Mark Twains Adventures of Huckleberry Finn is a story about change. It is a story about a boys journey; a journey during which he has many adventures, but also learns lessons and matures. One of the biggest changes that occur in Huck Finn is in his views towards African-Americans, specifically his traveling companion, Jim. The affects of society on Hucks views grow less obvious as he begins to listen to his conscience rather than what he has been taught. As their friendship progresses, Hucks views change, and he grows less racist. At first, influenced by society, Huck does not respect African-Americans and views them as inferior. As the book progresses, however, so does Hucks maturity and his ability to think for himself, resulting in his lessening racist views.
Hucks racism in the beginning of the novel is demonstrated through his actions and his quotes. Within the first pages of the book Tom and Huck played a trick on Miss Watsons slave, Jim. In the trick the boys put Jims hat on a tree branch, which he, not knowing any better, blames on witches and the devil. The slave grows very proud of this story and soon becomes a legend among the slave community as he retells it many times. Huck does not consider Jims popularity a positive result of the trick, however, and sees a darker consequence. Jim was most ruined, for a servant, because he got so stuck up on account of having seen the devil and been rode by witches. (8) Huck and Toms actions alone demonstrate much of their racist feelings, treating Jim like an inferior and without respect, even though he is an elder to them. This quote further illustrates their racist views by giving the impression that besides being a servant, there was little importance for Jim now that he was popular and stuck up. The fact that Huck and Tom play a trick on Jim, in addition to how Huck reflects on the issue, clearly represent the racist views he holds at this point in the novel.
This opinion of Hucks changes, however, as the book progresses and Huck and Jim grow closer as friends. A landmark in their changing relationship and Hucks resulting lessening racism is when Huck apologizes to Jim, a result of Hucks tricking his companion once again. After encountering a fog, Huck tries to convince the escaping slave that he merely dreamt the whole experience. Jim soon sees the debris on the boat, however, and realizes that Huck tried to trick him, upsetting Jim. Huck apologizes, saying, It was fifteen minutes before I could work myself up to go and humble myself to a nigger-but I done it, and I warnt ever sorry for it afterwards, neither. (87) The fact that Huck humbles himself means he feels bad about his actions, and at this point recognizes Jims feelings for the first time in the book. Huck now regards Jim as more than property, seeing him as a real person. At this point Huck has grown from viewing African-Americans as inferior and practically worthless, to viewing them as equal and worthy of his concern.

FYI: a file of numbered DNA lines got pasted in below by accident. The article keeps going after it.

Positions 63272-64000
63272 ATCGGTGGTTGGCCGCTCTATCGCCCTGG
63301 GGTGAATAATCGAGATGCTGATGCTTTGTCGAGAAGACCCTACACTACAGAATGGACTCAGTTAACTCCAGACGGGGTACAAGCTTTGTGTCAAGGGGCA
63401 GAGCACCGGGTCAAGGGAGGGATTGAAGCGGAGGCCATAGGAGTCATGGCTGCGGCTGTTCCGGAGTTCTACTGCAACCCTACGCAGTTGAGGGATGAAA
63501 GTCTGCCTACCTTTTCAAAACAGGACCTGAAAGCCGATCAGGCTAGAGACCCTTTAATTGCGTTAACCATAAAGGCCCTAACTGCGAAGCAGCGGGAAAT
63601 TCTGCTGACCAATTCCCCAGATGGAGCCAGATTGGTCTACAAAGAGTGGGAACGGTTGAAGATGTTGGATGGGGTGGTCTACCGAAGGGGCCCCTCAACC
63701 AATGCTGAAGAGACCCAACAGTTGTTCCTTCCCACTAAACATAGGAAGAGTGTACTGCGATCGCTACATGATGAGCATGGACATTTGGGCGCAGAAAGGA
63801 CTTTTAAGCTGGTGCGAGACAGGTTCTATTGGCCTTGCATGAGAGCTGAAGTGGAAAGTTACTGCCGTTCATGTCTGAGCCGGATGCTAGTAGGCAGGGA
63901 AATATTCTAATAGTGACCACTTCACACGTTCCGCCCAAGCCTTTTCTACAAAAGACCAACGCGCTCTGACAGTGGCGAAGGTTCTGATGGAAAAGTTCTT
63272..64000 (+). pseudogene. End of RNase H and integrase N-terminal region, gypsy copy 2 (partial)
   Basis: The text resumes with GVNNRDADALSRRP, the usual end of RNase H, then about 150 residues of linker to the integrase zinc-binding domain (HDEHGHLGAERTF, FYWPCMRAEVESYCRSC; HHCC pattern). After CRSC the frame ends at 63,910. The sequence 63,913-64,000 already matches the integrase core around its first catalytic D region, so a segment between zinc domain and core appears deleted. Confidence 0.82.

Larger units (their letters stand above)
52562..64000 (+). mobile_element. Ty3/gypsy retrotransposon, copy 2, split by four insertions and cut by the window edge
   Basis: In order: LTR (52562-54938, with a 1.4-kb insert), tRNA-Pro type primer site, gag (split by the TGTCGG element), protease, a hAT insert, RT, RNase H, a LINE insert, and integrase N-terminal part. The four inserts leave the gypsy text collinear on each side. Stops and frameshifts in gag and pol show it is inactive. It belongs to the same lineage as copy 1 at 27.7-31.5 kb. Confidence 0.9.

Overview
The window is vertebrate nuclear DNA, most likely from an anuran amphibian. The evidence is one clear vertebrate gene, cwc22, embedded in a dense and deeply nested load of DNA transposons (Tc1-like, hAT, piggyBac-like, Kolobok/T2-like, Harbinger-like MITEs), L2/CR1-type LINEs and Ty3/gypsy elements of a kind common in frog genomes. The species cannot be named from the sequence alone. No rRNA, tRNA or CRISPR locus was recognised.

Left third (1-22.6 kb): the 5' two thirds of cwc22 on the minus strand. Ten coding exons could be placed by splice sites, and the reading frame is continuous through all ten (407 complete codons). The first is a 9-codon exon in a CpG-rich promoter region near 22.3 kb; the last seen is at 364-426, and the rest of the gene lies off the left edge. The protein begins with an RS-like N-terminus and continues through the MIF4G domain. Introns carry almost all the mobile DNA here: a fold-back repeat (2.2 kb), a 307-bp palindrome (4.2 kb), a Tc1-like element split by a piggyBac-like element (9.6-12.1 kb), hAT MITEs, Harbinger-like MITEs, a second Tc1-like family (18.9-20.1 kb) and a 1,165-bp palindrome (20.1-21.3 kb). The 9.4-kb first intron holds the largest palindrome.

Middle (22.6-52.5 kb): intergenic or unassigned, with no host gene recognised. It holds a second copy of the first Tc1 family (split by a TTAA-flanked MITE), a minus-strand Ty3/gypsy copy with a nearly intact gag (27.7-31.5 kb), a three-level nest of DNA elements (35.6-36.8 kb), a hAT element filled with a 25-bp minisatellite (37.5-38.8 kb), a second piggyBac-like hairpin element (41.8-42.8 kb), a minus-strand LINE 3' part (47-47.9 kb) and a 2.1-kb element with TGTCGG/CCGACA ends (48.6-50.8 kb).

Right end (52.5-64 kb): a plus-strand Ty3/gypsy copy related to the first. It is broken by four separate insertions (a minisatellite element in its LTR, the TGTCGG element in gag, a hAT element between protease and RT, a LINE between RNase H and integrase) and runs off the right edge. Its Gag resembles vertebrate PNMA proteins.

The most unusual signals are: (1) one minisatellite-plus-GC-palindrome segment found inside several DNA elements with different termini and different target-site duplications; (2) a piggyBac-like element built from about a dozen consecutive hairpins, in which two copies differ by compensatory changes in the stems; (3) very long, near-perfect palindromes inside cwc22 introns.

Hucks relationship with Jim reaches its pinnacle when Huck rips up a letter written to Miss Watson, notifying Jims former owner of his new location. At this point Huck finally decides between two things: following what society has taught him or following his gut. While he rips up the letter, Huck proclaims that he would be willing to go to Hell for Jim, choosing freeing the slave over societys ways (215). Although this decision turns out to be completely irrelevant to Jims fate, the boys proclamation is nonetheless one of the most important quotes in the book. At this point Huck goes above and beyond anything he has ever decided before. Huck says that he is willing to do for Jim something he is not willing to do for anyone else This shows that Huck not only views Jim as an equal, but also as his closest friend.
One can track Hucks changing opinion towards African-Americans through the milestones reached in Huck and Jims relationship during the book. At first it is easy to tell that Huck houses racist views based on his actions and quotes in the beginning of the novel. But not long after does Huck humble himself to a nigger, demonstrating the equality he now feels with Jim. Finally, when Huck proclaims his willingness to go to Hell for Jim, he recognizes Jim not only as an equal, but also as a close friend. Hucks growing relationship with Jim, however, does not concern only the two of them. The change in Hucks behavior also represents his views towards all African-Americans. As Huck begins to view Jim as a friend, Hucks racist views lessen correspondingly. Once he realizes that African-Americans are real people and not just possessions, Huckleberry Finns views towards them all, not just Jim, change.